Midsummer Eve is always the Friday between the 19th and 25th of June. The day usually starts off by picking flowers and making wreaths that go on the maypole, which is a main component in the celebrations.
Midsummer Eve is usually celebrated in the countryside, and the main roads in the countryside or en route, are normally packed. Lines of vehicles spread far into the distance and at the end of the road.
Midsummer is normally an occasion of large gatherings. Family and friends gather, waiting to feast, and usually, a traditional lunch is served in the garden with pickled herring, new potatoes, cured salmon, and drinking snaps followed by a drinking song…. Though this can vary by region and country. The maypole is raised in an open spot and traditional ring dances ensue, to the delight of the children and some of the adults. Teenagers tend to stay out of it and wait for the evening’s more riotous entertainment.
The Christian tradition of celebrating the prophet St. John the Baptist coincides with Midsommar. In the agricultural society, the Midsommar night was considered a time of magic and mystery, plants are picked that obtained healing powers and were used to foresee and foretell the future.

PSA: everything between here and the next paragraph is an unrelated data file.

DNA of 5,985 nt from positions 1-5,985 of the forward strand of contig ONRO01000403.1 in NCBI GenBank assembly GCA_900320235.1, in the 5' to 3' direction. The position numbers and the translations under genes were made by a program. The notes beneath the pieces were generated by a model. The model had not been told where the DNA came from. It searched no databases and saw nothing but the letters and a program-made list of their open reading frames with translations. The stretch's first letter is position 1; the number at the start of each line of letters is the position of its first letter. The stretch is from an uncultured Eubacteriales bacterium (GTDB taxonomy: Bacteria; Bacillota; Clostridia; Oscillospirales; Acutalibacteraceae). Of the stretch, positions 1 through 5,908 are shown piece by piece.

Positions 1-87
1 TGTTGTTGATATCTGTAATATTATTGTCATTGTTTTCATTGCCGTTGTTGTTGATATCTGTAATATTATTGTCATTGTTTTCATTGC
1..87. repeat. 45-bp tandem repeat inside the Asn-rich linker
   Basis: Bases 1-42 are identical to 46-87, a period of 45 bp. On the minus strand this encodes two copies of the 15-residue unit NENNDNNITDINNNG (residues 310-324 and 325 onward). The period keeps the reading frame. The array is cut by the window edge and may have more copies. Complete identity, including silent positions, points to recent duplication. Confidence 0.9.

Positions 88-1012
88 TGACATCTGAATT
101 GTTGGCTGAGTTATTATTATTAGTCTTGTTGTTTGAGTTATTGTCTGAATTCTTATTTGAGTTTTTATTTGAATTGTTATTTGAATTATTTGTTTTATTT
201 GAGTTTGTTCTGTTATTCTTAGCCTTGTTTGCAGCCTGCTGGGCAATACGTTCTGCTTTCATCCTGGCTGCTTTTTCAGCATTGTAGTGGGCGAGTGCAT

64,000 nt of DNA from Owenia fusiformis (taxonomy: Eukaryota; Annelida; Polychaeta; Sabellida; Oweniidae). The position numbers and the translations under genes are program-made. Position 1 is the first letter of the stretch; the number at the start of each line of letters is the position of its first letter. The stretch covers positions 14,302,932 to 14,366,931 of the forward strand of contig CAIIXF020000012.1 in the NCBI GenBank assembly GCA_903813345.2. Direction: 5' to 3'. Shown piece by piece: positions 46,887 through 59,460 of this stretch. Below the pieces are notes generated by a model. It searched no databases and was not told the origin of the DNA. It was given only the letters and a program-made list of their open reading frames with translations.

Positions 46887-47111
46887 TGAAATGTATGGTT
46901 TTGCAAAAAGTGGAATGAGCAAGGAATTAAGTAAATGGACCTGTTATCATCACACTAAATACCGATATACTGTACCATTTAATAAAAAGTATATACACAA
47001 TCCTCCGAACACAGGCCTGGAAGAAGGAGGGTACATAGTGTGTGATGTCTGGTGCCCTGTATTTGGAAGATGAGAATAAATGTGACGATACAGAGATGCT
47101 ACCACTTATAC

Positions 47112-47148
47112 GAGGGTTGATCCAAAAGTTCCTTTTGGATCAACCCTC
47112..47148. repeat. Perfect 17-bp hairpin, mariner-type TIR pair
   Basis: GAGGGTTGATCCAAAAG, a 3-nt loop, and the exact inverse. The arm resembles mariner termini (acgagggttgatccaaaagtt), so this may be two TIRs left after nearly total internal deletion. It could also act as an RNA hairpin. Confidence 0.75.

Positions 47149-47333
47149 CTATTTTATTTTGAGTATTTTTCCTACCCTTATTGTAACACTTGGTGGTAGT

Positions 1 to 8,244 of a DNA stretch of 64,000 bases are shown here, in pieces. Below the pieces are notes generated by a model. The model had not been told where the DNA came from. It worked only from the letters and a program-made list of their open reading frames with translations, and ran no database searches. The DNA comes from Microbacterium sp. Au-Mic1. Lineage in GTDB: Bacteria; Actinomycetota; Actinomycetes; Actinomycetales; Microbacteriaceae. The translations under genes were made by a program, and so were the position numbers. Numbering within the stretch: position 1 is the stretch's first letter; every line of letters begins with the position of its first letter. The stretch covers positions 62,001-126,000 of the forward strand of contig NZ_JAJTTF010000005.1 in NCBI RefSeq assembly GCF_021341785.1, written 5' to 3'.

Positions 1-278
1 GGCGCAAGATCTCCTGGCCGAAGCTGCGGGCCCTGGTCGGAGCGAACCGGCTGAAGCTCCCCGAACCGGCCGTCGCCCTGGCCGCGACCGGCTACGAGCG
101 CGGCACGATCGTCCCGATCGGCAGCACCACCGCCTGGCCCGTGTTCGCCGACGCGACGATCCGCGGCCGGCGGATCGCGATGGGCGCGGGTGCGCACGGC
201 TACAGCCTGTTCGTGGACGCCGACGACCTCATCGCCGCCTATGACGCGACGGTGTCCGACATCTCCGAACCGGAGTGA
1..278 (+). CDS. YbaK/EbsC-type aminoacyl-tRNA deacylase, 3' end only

Young women would harvest seven various kinds of flowers and place them under their pillows, in hopes to dream of their future spouses. The flowers have to be harvested in silence, or the magic would be broken.
As Midsommar night turned to dawn, walking barefoot in the dew helped you stay healthy. Having or wearing a wreath of flowers in your hair is an ancient symbol of rebirth and fertility. To sustain the flowers’ magic through the year, the flowers are dried and often placed in the Christmas bath to maintain and keep the family vigorous and healthy through the long, cold winter.
Happy Midsommar festivities, may your bonfires rise high, and may your harvesting of flowers, erecting maypoles, dancing, and feasting with family, friends, and loved ones be joyous, plentiful, and vigor long-lasting!
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